10

Avoid we/you and we/they phrasing The use of "we", "you", "they", et al. may seem innocent, but such can easily be perceived as meaning "We right-minded Christians recognize" or "You [Those] misguided so-called Christians suppose". For example, rather than writing "We Presbyterians recognize that Divine sovereignty mandates limited atonement" a more neutral ...


10

Prefer descriptive over than prescriptive language Words such as "believe", "conclude", and "teach" should generally be preferred over words such as "recognize", "know", and "affirm".


8

Stick to the Facts The internet has plenty of forums that provide the opportunity to share user-generated editorial content. Christianity Stack Exchange specializes instead on providing factual content that is verifiable by reference to various historical documents and/or evident reason.


6

Let me offer a couple of thoughts. It's a little bit unusual for a user to request a chat session with a mod. I don't think it's unreasonable for you to make the request, but I also don't think it's unreasonable for the mods not to jump at the opportunity. Meta is here specifically to address these sorts of issues. Chat often handles some meta issues, too,...


5

In This Setting, Theological Language Can be More Effective than Devotional Language Christianity Stack Exchange understandably attracts many individuals who self-identify as Christian. Perhaps owing in part to the fact that a significant amount of Christian literature is intentionally and appropriately devotional in tone, users -- especially new users -- ...


5

For me it's all about framing: the question is about seeing Jesus through today's issues, rather than seeing today's issues through Jesus. The Bible almost always has something that can be taken to be wisdom about any issue, but questions have to be phrased better. A question asking whether Paul wrote about austerity measures in southern Europe would be ...


4

A few additional thoughts... Dealing with other not-answers - You said: I was mildly ticked off about this, as the other answers were actually no better in this regard and had not been deleted. Are you really ticked off at every single user? Users are supposed to flag NAA's and then mods deal with the flags. So if no one happened to think the other ...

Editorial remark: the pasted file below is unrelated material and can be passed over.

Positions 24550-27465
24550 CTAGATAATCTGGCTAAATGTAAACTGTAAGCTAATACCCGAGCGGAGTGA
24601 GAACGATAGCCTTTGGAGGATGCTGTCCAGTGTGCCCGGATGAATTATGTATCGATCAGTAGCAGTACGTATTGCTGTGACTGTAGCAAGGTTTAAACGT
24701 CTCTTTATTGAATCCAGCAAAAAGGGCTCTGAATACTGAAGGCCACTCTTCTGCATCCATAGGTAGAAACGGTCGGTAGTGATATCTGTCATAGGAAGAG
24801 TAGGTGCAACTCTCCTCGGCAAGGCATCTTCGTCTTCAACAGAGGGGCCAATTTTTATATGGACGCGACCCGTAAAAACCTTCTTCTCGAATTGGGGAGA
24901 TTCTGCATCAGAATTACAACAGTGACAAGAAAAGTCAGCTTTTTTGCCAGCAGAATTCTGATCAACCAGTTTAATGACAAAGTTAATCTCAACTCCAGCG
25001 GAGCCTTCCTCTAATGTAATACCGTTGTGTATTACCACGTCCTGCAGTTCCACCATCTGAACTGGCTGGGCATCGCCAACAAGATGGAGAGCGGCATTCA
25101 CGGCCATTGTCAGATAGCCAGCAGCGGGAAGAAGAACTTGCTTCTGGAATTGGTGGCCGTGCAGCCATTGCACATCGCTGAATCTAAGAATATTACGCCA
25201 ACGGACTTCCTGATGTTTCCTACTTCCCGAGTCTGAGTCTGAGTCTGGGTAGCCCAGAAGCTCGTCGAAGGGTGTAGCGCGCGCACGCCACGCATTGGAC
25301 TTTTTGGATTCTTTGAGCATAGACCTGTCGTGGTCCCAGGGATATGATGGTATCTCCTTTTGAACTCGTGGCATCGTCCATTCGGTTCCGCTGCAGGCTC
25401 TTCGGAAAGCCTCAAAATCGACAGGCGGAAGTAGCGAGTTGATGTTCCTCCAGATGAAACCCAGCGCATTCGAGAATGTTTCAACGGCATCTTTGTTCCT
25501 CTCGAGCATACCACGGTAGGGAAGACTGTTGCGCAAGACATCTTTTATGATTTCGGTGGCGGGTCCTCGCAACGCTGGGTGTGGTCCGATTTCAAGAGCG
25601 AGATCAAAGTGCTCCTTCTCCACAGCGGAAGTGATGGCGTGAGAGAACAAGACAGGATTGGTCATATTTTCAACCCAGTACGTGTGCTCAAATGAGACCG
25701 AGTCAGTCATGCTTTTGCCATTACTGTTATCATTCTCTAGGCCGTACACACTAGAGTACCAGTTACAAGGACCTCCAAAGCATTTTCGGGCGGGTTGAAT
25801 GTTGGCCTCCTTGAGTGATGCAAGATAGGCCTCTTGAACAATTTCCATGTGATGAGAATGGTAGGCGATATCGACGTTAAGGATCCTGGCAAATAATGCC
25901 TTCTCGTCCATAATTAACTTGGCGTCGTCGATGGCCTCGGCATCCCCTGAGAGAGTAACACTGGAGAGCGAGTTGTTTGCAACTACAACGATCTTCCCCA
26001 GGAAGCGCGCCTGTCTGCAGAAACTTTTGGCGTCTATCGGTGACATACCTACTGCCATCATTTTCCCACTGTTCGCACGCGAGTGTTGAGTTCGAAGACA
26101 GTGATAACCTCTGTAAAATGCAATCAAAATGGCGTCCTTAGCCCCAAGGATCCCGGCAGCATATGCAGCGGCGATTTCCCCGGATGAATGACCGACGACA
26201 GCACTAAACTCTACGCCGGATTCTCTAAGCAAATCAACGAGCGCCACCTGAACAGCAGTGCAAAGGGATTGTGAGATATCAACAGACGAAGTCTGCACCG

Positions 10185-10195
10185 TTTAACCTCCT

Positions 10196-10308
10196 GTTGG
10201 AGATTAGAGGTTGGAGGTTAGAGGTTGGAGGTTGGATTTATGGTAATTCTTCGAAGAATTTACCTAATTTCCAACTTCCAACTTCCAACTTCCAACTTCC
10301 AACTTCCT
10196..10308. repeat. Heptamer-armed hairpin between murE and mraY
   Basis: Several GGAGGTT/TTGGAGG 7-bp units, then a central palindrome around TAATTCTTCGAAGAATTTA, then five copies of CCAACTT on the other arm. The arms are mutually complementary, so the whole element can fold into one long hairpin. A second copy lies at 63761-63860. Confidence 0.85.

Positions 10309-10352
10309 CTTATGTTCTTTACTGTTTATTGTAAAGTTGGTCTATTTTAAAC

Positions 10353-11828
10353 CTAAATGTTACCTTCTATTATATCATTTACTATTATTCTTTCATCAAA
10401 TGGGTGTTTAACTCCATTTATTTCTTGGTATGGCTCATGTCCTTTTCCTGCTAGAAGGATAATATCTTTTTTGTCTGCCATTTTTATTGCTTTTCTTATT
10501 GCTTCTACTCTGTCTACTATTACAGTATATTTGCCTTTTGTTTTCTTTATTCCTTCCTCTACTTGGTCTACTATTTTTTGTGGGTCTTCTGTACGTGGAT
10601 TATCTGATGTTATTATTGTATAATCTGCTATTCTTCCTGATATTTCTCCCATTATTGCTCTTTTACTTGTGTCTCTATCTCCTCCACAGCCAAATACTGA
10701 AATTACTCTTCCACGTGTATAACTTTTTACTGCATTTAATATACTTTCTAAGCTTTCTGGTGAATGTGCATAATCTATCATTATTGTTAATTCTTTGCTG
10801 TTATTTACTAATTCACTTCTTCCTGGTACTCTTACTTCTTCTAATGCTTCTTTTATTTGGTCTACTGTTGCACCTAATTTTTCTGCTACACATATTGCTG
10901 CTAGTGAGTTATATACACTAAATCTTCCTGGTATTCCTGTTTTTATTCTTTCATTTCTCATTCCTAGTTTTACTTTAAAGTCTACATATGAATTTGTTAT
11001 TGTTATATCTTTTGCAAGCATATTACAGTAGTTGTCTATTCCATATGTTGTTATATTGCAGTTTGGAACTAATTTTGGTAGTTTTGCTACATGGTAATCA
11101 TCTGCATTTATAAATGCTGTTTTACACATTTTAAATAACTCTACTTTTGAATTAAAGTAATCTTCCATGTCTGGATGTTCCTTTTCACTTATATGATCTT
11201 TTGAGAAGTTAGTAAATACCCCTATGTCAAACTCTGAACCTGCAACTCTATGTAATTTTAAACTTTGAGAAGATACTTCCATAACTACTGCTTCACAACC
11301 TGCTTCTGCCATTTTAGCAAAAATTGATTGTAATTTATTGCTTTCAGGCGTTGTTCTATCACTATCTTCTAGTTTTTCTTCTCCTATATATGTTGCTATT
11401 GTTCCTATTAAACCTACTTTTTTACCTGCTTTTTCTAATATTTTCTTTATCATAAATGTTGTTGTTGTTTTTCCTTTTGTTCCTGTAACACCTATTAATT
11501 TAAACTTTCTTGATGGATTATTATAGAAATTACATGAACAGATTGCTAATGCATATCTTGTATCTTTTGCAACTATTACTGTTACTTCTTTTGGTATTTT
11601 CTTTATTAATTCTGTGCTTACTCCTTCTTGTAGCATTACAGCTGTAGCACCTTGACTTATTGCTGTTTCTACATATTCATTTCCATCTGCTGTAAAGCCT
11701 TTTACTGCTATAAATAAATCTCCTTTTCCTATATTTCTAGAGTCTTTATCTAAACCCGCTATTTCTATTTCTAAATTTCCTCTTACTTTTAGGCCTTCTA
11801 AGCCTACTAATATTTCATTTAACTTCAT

3

Polite guidelines extend to comments too Your post might be good, but if you quickly show a poor attitude in comments, it will taint your post and people will downvote it based on that. Not really fair, but that's just the way it is. It's just easier and better to be polite all the time.


2

Begin with a friendly greeting. It may put the reader in a good mood. Hi, ____! Welcome to the Christianity Stacks Exchange. [for a new member] Hi, ____! Welcome back to the Christianity Stacks Exchange. [for an old or returning member] Make a brief comment about what you've read and what you think the question may be improved in a formal tone of voice. ...


2

Do your own research If you reference a Bible verse, at least look it up, consult it to be sure you remember it correctly, and quote it in your post. The same goes for any prominent theologian from antiquity or book that you have read.


1

I didn't downvote, but I commented that I didn't think enough research had been done on the question. I do think that even a cursory read through one of the Gospels would answer the question; one could see on even a quick read that there were no protests for Jesus to take part in, nor any encouragement on his part for his disciples to do the same. If the ...


1

Avoid slang and use proper grammar, spelling, and punctuation.


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